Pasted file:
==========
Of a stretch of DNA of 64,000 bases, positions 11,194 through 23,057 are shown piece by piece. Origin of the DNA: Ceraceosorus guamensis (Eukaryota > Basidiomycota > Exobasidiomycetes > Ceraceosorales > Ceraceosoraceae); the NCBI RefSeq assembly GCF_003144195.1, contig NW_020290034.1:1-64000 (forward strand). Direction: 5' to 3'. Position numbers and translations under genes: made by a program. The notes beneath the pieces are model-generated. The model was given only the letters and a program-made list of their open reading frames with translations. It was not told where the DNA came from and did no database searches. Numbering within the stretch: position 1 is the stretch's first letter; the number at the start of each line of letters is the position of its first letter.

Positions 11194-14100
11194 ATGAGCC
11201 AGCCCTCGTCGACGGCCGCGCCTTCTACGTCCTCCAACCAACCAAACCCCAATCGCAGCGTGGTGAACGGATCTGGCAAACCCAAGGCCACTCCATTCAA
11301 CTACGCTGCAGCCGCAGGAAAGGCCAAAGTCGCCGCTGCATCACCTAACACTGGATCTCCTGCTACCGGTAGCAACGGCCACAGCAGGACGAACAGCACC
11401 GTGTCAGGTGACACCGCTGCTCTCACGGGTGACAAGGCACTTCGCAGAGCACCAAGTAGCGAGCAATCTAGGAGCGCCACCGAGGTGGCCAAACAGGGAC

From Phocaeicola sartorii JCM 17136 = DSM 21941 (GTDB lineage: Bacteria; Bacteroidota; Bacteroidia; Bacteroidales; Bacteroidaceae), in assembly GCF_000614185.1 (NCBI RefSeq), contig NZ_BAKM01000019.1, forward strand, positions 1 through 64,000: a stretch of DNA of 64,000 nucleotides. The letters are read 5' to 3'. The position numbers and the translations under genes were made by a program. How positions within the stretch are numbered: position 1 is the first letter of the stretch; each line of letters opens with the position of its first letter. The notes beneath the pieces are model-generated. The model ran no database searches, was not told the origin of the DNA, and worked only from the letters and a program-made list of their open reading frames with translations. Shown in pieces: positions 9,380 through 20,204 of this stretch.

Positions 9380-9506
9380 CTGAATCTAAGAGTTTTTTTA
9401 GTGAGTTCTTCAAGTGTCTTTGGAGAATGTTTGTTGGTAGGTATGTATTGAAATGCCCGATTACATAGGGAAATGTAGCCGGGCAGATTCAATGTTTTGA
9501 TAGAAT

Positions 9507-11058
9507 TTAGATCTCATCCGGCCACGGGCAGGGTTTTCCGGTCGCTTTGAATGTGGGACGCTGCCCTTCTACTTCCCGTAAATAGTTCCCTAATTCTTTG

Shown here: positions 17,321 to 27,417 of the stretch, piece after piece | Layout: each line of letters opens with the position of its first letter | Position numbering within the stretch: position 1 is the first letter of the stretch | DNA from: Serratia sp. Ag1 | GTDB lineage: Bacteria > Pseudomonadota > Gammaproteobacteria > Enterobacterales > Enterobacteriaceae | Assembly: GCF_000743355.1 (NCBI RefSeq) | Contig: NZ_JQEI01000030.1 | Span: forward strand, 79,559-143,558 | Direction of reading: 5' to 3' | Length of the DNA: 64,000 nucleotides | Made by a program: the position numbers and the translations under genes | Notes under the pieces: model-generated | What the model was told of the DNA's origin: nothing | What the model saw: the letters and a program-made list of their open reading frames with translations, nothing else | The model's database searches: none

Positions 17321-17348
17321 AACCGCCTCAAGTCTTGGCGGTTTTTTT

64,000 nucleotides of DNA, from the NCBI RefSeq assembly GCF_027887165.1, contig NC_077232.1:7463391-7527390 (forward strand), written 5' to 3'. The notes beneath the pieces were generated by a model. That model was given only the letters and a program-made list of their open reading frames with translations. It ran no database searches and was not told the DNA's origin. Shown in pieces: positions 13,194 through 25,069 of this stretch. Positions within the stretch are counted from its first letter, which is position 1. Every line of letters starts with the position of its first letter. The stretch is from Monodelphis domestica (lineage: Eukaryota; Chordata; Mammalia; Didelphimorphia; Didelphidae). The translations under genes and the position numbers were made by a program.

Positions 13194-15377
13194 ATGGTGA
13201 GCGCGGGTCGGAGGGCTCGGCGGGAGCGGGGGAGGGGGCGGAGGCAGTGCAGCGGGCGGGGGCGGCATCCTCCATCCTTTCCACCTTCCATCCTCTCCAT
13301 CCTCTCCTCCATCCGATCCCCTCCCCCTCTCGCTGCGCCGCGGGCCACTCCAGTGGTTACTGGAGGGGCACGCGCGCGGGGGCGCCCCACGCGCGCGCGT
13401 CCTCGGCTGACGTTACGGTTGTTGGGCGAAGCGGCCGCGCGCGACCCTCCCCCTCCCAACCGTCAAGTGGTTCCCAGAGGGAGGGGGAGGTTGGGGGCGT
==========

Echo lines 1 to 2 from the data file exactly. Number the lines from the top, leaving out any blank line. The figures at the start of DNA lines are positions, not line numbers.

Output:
Of a stretch of DNA of 64,000 bases, positions 11,194 through 23,057 are shown piece by piece. Origin of the DNA: Ceraceosorus guamensis (Eukaryota > Basidiomycota > Exobasidiomycetes > Ceraceosorales > Ceraceosoraceae); the NCBI RefSeq assembly GCF_003144195.1, contig NW_020290034.1:1-64000 (forward strand). Direction: 5' to 3'. Position numbers and translations under genes: made by a program. The notes beneath the pieces are model-generated. The model was given only the letters and a program-made list of their open reading frames with translations. It was not told where the DNA came from and did no database searches. Numbering within the stretch: position 1 is the stretch's first letter; the number at the start of each line of letters is the position of its first letter.

Positions 11194-14100